Hays County activists seek reinvestment of policing funds, call a rally for action

Mano Amiga will host a call for action at the Hays County Historic Courthouse at 3 p.m. June 6. (Christopher Neely)
Mano Amiga will host a call for action at the Hays County Historic Courthouse at 3 p.m. June 6. (Christopher Neely/Community Impact Newspaper)

Mano Amiga will host a call for action at the Hays County Historic Courthouse at 3 p.m. June 6. (Christopher Neely/Community Impact Newspaper)

As protests around the world spark like wildfire, with participants demanding justice for the death of George Floyd and countless others who have died in police custody, crowds have been calling to defund police departments around the country. Mano Amiga, a local grassroots organization in Hays County pushing for criminal justice reform, seeks to open a dialogue and call for action about how to better invest tax dollars allocated to law enforcement.

“Echoing these calls across the country to defund the police, what we’re saying is that we should look at reinvesting the [more than] $51 million devoted to law enforcement in Hays County—to look at ... cost-effective, prudent programs and initiatives that actually bring bigger justice to the residents of Hays County,” Mano Amiga co-founder Jordan Buckley said.

The grassroots organization seeks to begin a conversation and reflect on how to better allocate law enforcement funds on community programs. In fiscal year 2019-20, the county adopted a budget of $383 million, 18.58% higher than the year before, to focus on criminal justice and public safety, according to county documents.

In 2018, the county paid $4.3 million to outsource inmates to other Texas counties, up 6,895% from 2014, according to a Community Impact Newspaper report. Mano Amiga is urging the Hays County Commissioners Court to reinvest the over $4 million spent in outsourcing inmates and the budget devoted to law enforcement to fund restorative programs.

Multiple programs that could be adopted at a county level, such as a law enforcement assisted division, or LEAD, program, a public defender’s office and a pretrial services office, will be at the center of the conversation during Mano Amiga's rally 3 p.m. June 6 at the Hays County Historic Courthouse calling for action to reinvest law enforcement funds.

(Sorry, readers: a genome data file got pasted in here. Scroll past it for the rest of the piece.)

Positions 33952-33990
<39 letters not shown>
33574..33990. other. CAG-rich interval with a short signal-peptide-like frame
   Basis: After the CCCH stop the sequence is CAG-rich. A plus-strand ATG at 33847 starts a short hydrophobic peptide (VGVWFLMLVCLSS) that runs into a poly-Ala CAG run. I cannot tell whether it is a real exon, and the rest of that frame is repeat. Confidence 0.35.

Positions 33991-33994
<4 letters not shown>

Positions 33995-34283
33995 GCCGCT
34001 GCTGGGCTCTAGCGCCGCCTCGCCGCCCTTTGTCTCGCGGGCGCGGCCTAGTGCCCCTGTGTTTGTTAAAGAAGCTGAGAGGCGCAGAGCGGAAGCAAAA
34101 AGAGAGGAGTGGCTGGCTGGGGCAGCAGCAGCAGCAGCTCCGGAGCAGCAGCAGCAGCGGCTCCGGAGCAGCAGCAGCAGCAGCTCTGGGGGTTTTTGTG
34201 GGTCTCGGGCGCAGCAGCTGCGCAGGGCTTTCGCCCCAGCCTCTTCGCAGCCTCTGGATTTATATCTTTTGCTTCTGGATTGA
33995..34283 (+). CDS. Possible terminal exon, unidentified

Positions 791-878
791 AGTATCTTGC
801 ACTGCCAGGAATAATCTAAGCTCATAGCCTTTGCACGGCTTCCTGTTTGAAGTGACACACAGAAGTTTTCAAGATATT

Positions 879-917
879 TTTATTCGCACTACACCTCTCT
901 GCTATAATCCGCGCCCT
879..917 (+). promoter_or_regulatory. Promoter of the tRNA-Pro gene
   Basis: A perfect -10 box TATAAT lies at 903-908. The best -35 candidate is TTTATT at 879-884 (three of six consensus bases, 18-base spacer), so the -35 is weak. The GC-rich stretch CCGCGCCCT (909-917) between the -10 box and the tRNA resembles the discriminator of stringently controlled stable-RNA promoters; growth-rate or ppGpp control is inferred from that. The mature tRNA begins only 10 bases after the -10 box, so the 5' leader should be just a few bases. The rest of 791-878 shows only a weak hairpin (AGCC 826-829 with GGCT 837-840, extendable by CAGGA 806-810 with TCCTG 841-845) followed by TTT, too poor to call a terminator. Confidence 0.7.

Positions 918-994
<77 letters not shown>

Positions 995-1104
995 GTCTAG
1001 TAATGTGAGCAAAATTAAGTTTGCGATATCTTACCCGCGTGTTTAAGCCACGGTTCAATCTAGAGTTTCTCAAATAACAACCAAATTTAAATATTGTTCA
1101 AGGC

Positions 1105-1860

The LEAD program would be for higher-level offenses and would address the root cause of criminal offense through mental health care, treatment for drug abuse, housing, job training and placement.

On the heels of endless discussions without formal resolutions from the Hays County Criminal Justice Coordinating Committee to come to a consensus on a cite-and-divert policy, establishing a public defender's office to provide legal representation to indigent defendants or a pretrial services office that would, in some instances, help defendants be released as they are in pretrial status instead of awaiting trial in jail, the grassroots organization will be taking their plea for reinvesting in community programs to the streets.

As of June 4, more than 400 Hays County residents have confirmed their support for the event and have marked their interest in going or confirmed their attendance on Facebook.

Mano Amiga, which played a key role in pushing for the first cite-and-release ordinance in the city of San Marcos and in Texas, is now calling for action to reinvest county funds, and people are listening.

Other policies that Mano Amiga has been pushing for include cite-and-divert. This program would be similar to cite-and-release in that individuals would get cited for low-level offenses, but different in that individuals would be diverted from the court system to the district attorney's office to meet with a prosecutor. If the individual meets the requirements, the DA would then decide what diversion program the individual is required to complete to avoid a criminal record.